How to Fix It

We don’t have the most exciting or positive topic today. We’ve been talking about the doom and gloom of an impending recession. If you’re out there planning for retirement or thinking about retirement, we’ve been talking about things you can do to protect yourself.

I tend to be an optimistic person. I don’t enjoy talking about the storm clouds, but it’s so in our faces right now I must talk about it. It’s the elephant in the room. In case you missed it earlier, we went over some headlines recently and the inflation report came out. We were expecting inflation to level off or drop. Nope, inflation is still going up. It has not leveled off, which means the Fed is probably going to keep raising interest rates. That brings us to this next headline: mortgage rates top 6% for the first time since 2008.

That same day, another headline says mortgage demand has plummeted around 29% as interest rates go up. Inflation is going up, the Fed is pushing interest rates up, mortgage rates are going up, and the housing market is collapsing. These things are happening in front of our very eyes, even in Austin, Texas, which is a hotbed of housing. It’s not like it was a year ago when you could put your house on the market on a Saturday morning, and by later that afternoon you had 35 buyers competing for it. You could be offered $100,000 more than what you asked for. That is gone. We have new housing developments, and the builders are reporting that people aren’t looking at the houses in the new housing developments because they can’t afford them now that interest rates have shot up.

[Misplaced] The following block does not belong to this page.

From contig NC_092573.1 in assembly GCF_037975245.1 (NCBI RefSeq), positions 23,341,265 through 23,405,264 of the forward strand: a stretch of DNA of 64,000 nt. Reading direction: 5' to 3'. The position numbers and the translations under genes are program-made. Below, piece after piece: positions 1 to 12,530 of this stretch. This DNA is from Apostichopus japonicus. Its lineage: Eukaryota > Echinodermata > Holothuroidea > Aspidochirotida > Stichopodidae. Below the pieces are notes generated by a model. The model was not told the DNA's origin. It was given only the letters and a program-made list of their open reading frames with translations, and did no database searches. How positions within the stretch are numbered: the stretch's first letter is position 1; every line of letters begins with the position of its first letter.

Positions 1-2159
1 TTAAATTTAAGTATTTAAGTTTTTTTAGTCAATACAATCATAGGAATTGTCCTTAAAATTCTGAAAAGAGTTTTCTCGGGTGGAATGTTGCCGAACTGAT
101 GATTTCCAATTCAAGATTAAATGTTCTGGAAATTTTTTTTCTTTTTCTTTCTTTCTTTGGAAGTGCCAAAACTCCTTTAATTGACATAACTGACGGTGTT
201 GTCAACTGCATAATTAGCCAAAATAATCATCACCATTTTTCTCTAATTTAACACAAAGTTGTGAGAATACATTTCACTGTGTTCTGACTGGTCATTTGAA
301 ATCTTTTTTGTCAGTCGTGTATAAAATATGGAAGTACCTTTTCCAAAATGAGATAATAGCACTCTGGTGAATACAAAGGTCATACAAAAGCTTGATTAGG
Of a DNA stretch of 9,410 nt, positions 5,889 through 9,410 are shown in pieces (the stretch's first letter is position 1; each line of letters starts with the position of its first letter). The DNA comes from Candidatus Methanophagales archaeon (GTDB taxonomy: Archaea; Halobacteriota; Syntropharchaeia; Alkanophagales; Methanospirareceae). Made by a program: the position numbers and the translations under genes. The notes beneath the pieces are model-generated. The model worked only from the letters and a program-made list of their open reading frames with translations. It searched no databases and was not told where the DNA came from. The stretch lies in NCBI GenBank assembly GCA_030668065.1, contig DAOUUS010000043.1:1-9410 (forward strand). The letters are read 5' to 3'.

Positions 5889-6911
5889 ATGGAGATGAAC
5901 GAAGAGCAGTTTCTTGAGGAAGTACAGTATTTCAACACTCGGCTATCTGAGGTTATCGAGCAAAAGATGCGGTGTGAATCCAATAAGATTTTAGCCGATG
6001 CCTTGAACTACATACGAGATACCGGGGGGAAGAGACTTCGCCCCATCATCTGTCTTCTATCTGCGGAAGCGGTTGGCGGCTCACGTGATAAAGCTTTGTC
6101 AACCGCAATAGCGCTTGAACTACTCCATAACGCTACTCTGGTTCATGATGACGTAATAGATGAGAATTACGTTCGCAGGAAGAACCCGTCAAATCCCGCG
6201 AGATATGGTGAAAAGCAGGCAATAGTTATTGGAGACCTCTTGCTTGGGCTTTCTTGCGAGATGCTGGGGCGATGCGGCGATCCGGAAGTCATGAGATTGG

How’s this all going to affect the economy? We already know it’s bad. On top of all these other factors, we’re now sitting on something called an inverted yield curve. That means that short-term interest rates are higher than long-term interest rates, which is the exact opposite of what logic tells us we should expect. It’s a screaming red flag that a recession is coming up in the not-too-distant future. We’re already in a recession, technically. The current state of interest rates, mortgage rates, and the housing market are all precursors to a bad economy. When the economy goes south so will the stock market and your retirement savings. If you’re retired now or hoping to retire soon, you can’t sit on your hands and hope it’s all going to magically work out. You need a plan and strategies that will protect you no matter what the markets do.

Here’s the first question that comes to my mind that I would ask you; if you’re already retired, and you’re taking money from your portfolio, how are you protecting that income? How are you ensuring that your income will come to you no matter what the stock market does? What strategies have you put in place to make sure that when you retire your paycheck will then continue from your portfolio instead of your employer? Are you strategically structuring your money to replace your paycheck after you retire no matter what the stock market does?

If your answer is that your financial advisor has you in a diversified portfolio, that doesn’t cut it. That means that you are probably invested in the same way I had my parents invested 23 years ago when they retired. That did not work out for them when the markets didn’t cooperate, and it probably won’t work for you either. It’s even worse if you don’t have an advisor at all and almost all your money is in your 401K or if you’re using a target date fund. When the market doesn’t cooperate, neither of these are great places to be.